In response to a few comments on ‘My Last Portfolio Sucked, Yours Might Too’ I’ve done some more digging and have come up with a short list of portfolios that I feel cover the right bases. They may not be completely perfect, but if you’re looking for an example of the right direction, hopefully you’ll find it here.
Designed By Anderson
Up first we have shining example of excellent navigation. None. Anderson’s single page portfolio is great at making an initial visual impact, being concise about background and contact information, and even offers up PDF of his curriculum vitae.
The only problem with this site is that it still has some lightboxed thumbnails. However, the logos are plenty big even in thumbnail form to be visually appropriate. I would perhaps simply link the website thumbnails to their respective sites rather than launch huge lightbox images that take over my screen. Even still, the fault is rather minimal in comparison to how well the rest of the portfolio works.
While not a personal portfolio, but a business one, Sofa does a great job of saying their piece and getting out of the way. They create software applications, and the three items of most visual interest on the page are the icons for each application. Each links to its respective website.
My problems here are mainly aesthetic, the badge in the upper left is insanely distracting because the heart contains more red than anything on the page and the contrast makes it hard to pull my eye away from. The other being the size of the header graphic. Sofas, I know, I get the reference, but that’s not why I’m visiting your site.
Feed the Creature
Invisible Creature is a firm that does some great illustrative work, just check out the posters on their site. While they may use thumbnails, they are plenty large enough that you can get a sense of detail prior to taking a closer look. Unfortunately, that closer look isn’t quite as close as I’d like to see, given that people would simply print them off rather than purchasing a poster it’s an understandable compromise.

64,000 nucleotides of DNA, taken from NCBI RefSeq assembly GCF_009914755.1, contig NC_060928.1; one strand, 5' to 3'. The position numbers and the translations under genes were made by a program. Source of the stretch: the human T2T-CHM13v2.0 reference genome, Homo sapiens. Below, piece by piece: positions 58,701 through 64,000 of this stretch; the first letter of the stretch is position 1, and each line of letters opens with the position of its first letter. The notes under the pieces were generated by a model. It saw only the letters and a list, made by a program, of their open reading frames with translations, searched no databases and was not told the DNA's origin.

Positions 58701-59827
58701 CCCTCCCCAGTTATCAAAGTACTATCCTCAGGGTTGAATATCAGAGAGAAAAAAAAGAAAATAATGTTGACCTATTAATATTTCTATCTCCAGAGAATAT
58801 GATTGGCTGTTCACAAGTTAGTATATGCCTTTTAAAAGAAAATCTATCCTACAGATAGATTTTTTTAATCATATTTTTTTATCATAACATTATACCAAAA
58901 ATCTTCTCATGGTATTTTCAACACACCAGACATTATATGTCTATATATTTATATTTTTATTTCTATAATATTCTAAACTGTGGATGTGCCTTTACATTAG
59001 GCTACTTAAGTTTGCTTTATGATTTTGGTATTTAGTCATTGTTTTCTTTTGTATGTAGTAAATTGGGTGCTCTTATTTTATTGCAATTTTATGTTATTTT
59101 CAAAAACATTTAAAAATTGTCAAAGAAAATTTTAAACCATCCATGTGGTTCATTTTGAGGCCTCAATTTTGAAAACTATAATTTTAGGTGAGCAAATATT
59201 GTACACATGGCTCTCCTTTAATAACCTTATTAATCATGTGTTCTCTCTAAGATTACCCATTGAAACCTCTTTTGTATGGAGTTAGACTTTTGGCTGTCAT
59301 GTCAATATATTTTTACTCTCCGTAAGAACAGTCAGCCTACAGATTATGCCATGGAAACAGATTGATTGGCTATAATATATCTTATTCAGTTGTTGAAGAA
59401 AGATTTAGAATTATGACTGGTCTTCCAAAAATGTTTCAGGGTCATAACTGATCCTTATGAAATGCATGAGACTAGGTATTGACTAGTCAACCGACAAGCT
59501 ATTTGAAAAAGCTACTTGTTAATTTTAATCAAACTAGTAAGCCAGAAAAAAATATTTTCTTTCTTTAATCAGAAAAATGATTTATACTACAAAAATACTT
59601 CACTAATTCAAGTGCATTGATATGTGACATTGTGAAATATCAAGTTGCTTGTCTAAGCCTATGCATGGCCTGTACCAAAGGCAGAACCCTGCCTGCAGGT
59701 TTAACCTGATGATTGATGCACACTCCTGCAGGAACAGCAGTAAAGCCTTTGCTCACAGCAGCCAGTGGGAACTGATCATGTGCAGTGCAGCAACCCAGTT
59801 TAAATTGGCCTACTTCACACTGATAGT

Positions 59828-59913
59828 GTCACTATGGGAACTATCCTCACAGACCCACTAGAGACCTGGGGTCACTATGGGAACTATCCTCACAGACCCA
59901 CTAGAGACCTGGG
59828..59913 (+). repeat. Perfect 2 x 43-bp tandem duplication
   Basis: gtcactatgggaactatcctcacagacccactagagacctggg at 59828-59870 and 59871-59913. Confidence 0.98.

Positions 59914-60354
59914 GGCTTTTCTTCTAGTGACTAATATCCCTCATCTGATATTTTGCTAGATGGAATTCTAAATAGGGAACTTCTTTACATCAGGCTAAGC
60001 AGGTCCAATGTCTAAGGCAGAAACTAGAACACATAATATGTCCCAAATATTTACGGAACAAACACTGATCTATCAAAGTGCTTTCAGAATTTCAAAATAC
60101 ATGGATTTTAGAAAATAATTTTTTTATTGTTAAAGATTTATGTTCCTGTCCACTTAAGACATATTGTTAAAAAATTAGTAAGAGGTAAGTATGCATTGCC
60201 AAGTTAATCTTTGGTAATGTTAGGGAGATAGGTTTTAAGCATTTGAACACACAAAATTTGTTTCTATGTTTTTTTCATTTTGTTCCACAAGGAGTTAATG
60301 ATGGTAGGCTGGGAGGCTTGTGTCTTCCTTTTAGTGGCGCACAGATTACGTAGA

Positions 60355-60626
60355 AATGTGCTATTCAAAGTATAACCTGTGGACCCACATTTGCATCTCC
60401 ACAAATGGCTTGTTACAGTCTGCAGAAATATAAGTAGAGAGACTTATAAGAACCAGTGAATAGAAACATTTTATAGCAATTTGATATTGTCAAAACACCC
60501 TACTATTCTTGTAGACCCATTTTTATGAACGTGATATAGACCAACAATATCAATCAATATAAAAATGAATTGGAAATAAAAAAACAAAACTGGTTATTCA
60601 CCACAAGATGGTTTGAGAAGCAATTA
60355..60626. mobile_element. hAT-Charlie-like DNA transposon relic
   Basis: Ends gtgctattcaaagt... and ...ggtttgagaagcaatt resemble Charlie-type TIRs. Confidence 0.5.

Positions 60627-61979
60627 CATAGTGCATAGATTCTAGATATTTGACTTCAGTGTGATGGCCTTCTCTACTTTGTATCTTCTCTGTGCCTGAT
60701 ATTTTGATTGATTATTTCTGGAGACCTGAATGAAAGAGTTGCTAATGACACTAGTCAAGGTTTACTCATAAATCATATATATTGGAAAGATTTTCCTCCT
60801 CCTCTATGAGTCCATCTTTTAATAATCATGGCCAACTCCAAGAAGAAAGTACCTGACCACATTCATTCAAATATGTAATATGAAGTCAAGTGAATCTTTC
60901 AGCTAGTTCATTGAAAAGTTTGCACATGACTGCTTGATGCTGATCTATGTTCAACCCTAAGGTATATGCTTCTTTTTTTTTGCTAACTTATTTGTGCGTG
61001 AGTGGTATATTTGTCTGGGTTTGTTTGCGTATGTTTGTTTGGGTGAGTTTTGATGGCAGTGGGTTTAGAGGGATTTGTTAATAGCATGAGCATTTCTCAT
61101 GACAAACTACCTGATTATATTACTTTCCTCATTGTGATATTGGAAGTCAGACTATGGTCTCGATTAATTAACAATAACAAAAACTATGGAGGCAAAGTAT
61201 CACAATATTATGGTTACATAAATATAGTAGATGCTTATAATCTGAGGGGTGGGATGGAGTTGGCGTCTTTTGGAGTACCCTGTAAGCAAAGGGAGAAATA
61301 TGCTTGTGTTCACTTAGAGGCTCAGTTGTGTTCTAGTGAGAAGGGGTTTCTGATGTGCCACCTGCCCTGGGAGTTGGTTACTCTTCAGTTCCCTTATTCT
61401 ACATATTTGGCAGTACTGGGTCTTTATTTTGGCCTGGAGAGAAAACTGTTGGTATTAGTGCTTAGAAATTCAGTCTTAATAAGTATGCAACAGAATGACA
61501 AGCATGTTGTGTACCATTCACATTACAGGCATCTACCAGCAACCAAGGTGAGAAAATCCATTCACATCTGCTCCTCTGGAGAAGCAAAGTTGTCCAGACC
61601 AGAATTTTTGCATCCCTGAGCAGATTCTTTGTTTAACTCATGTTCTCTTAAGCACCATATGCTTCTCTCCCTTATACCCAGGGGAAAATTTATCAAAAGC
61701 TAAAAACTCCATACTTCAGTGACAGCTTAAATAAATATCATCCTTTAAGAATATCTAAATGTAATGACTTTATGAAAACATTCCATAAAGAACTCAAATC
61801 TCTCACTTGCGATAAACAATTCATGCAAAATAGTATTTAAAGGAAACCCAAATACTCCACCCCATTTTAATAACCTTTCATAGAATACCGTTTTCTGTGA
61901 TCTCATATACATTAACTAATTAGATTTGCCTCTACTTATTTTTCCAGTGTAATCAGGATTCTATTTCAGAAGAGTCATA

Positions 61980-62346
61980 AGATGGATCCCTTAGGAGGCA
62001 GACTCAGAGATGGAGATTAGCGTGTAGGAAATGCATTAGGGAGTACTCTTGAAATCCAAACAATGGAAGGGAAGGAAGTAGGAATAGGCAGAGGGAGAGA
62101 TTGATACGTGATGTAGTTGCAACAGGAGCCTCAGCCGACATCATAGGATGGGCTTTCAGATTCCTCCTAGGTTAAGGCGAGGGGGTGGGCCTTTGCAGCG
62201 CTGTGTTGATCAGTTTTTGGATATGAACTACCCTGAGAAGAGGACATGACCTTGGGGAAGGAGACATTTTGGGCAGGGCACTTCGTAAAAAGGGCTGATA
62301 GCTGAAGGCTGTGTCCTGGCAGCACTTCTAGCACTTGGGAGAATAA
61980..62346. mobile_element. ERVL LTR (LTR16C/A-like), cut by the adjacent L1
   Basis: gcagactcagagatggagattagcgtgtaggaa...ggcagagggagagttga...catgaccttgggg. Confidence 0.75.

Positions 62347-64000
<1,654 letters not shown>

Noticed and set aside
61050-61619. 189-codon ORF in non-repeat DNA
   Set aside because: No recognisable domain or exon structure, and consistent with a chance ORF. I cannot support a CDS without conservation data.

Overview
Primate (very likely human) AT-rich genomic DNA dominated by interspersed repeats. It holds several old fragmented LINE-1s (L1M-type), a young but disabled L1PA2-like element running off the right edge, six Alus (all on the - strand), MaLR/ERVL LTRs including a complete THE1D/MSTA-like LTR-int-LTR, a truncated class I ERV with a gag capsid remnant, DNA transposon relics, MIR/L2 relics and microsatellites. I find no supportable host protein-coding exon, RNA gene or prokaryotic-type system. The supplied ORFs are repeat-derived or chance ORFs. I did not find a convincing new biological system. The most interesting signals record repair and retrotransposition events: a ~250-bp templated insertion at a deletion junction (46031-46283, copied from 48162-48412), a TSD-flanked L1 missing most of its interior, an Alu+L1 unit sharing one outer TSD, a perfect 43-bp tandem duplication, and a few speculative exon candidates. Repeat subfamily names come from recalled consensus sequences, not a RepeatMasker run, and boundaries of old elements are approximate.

The real issue here is the horizontal scrolling, while it remains intuitive here, I really want to be able to use my scroll wheel rather than having to click and drag on my browser’s scroll bar. But for some reason I can overlook this shortcoming because of how awesome their work is. I wouldn’t have been able to make that judgement if it weren’t for decent size thumbnails.
Mark Dormand’s Sreski is a prime example of how to abolish the need for annoying thumbnails — at least on the home page. Unfortunately, upon navigating into ‘my work,’ I was treated to the same old cropped thumbnails, moderately sized, but not large enough to be representative of the work.
Figure 4: Why must you change on internal pages when you’ve hit it out of the park on the home page?
Clicking on one restores the enjoyment of large images with a left hand navigation, but why the thumbnails at all? This is an example of where the portfolio could use some trimming to just his best work. There are a few items that seem to be under his current abilities, and people remember you for your best and worst work. Removing these would reduce the number of pages making the textual navigation acceptable since there would be a slimmer amount of pages to click through, and the my work section’s home page could make better use of screen real estate and use some larger images.
Last, but not least, Proud Creative. They’re damn proud of their work, how do I know? Because the rest of the portfolio is as minimal as possible. The fixed position left column is great for keeping contact and other information in view while browsing the portfolio.
Not much to complain about here, just get rid of that blinding yellow circle that keeps distracting me from all the awesome work.
It certainly didn’t help that Smashing Magazine’s article stole a few of my favorite portfolio sites, and rather than retread old ground I’ve done my best to illustrate what I feel is solid portfolio design direction. Agree? Disagree? Make your opinion known.